Why ‘Fauda’ Is One of the Best TV Shows You’ll Ever See
A show about terrorism should be explosive. Too often, stereotypical characters, cardboard dialogue and absurd plot twists turn what should be spine-tingling television into a yawn-fest.
But the only way you’ll fall asleep while watching “Fauda” (Arabic for “chaos”) is if you’re shot with a horse tranquilizer. These layered characters allow the viewer a window into the pain of both the Israelis and Palestinians.
In one gut-wrenching scene, a female terrorist brings a bomb into a club and seeks revenge for Israel’s killing of her husband. As she fights back tears and asks for a Diet Coke, we can see that she knows that the caring, blond bartender does not deserve to die. So what will she do? Will she still let the bomb go off?
The series, which recently became available on Netflix, follows an elite Israeli unit that goes undercover as Palestinians to hunt down terrorists. Israeli agent Doron (Lior Raz) comes out of retirement to head up the unit when he hears that Abu Ahmad, the man he though he killed, is actually still alive.
In the first episode, Doron poses as a waiter at a wedding where Ahmad is supposed to appear. A fantastic actor, Raz shows his star-power, driving the show with fierce eyes and a reckless abandon. At any moment, he looks like the man who might save the day — or destroy everything. Later on in the series, the character is pushed to the brink when he must decide if he should disobey orders in his attempt to rescue his brother-in-law, who is being held hostage.
As Ahmad, Hisham Suleiman has the perfect stone-cold glare of a terrorist — and a chilling voice. Shadi Mar’i plays Ahmad’s protégé, Walid el Abed. Mari is masterful, flashing an innocent smile and an enraged glare interchangeably. He is a character who at one moment excitedly pours orange soda into the plastic cup of a woman he loves, and the next moment puts a bullet into the head of a man he fears.
There’s also eye candy for both men and women. Rona Lee Shimon plays Nurit, a beautiful tactical supporter of the Israeli unit, who wants to see more action in the field. When her superior takes a liking to her, she winds up seeing a different sort of action. Tomer Kapon plays Boaz and one of his shirtless scenes caused a friend of mine to refer to him as the Israeli Ryan Gosling. As for his acting, he’s got the chops. His grieving is palpable when someone he loves is killed. And in a scene where he is about to be released from captivity by terrorists, and he knows that he could still be killed, it’s hard not to cry.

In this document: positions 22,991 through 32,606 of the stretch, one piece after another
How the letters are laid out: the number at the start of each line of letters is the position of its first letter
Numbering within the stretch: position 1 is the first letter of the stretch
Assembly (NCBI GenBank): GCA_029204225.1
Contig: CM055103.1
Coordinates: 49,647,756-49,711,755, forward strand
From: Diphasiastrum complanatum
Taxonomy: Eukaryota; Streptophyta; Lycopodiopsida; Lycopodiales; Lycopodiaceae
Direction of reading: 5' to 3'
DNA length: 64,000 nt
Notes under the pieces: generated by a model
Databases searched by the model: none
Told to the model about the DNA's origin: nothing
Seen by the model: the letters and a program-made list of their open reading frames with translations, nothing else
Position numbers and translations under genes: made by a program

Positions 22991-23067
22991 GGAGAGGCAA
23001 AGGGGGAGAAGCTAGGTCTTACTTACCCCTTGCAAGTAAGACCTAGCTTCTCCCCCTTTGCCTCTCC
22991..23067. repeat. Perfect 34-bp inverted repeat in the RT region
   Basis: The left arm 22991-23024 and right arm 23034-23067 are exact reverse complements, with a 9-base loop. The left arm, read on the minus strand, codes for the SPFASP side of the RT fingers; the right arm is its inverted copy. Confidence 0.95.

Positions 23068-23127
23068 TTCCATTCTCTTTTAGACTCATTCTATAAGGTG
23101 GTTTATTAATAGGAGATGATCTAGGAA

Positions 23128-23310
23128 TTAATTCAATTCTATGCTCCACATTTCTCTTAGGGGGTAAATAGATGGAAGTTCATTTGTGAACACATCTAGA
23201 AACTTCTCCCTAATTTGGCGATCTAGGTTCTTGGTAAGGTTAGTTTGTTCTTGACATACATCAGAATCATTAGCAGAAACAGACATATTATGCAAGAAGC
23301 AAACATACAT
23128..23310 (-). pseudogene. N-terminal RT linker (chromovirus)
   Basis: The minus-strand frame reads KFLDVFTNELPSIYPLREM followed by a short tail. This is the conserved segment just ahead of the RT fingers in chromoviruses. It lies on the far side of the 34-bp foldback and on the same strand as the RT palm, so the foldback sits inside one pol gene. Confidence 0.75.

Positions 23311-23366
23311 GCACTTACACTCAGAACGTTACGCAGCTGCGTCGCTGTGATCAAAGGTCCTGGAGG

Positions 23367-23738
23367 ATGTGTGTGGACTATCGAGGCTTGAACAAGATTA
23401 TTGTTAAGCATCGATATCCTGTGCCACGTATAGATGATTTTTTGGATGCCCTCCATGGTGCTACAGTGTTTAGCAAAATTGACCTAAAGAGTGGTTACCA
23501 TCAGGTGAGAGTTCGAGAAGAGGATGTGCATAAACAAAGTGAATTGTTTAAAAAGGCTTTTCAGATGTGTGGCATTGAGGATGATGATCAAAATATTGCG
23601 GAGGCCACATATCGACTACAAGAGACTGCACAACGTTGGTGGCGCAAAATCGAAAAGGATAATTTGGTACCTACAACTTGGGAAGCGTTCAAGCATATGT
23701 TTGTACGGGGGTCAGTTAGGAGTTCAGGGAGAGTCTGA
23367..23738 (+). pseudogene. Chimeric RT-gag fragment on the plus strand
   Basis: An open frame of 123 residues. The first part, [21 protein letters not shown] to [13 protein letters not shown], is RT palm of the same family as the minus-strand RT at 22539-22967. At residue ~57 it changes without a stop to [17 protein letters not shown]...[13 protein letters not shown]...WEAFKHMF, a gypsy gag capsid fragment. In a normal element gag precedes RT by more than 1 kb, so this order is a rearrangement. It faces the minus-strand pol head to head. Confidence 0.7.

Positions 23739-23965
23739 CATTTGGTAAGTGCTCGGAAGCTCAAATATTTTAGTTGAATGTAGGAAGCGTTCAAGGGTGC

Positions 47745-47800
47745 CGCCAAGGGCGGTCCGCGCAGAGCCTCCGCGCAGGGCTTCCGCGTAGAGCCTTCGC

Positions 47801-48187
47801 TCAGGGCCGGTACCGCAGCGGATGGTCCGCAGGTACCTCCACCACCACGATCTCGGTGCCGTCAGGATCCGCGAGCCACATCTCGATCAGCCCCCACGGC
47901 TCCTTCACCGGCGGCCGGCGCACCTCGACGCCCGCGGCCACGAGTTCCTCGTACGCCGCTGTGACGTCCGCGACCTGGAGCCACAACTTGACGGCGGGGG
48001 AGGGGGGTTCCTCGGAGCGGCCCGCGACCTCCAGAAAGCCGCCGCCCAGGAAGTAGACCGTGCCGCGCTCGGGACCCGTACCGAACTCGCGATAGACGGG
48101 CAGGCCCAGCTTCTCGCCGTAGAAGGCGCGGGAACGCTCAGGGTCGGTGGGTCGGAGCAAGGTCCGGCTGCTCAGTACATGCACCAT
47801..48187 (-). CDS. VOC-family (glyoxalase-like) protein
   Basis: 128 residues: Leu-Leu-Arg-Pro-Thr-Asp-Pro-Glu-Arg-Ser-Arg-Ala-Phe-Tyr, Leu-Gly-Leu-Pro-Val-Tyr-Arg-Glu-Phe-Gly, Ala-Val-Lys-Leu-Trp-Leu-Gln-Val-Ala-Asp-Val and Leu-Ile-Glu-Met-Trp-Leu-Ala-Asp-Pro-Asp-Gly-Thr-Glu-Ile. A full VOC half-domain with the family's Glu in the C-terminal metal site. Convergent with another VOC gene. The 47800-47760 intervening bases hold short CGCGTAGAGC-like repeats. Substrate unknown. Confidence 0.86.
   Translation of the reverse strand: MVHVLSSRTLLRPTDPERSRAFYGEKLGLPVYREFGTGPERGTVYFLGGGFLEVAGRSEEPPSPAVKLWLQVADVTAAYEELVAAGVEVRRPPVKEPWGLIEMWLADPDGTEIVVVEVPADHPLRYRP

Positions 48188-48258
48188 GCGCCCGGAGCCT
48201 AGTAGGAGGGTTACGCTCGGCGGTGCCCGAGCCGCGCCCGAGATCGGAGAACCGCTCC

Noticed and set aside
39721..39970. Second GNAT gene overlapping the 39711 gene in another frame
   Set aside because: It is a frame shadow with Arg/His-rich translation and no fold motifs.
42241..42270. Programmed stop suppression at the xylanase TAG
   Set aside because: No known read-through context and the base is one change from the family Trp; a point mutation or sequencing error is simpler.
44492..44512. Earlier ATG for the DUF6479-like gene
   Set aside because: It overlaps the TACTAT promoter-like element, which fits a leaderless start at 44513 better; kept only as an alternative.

We also see the suffering on the Palestinian side. It’s heart-wrenching when a Palestinian child is shown having surgery to save her eye.
Besides Doron, the heart of the show is Dr. Shirin El-Abed, played by Laetitia Eido. Her character, a Palestinian doctor, doesn’t like terrorists — but feels like she might have to marry one for her own safety. You can’t help but root for her. Eido’s eyes and delivery emit a sense of grace, beauty and goodness. Just as she bandages up the faces of her patients, she also wishes that she could fix the figurative wounds of war.
The show’s only flaw is that the romantic scenes and those involving an affair could be better. The show is mainly in Arabic, with English subtitles, but the acting is so good that even if you don’t catch every word, you’ll still have a good sense of what’s going on.
Created by Raz, who drew from his own experiences in an elite Israeli unit, and journalist Avi Issacharoff, the show smacks of realism even though the scenes are fictional. You’ll be on the edge of your seat for the show’s climax, when Doron has a gun pointed at his head and is ordered to say the “Shema” prayer. If it’s a binge-worthy show you want, “Fauda” is the answer to your prayers.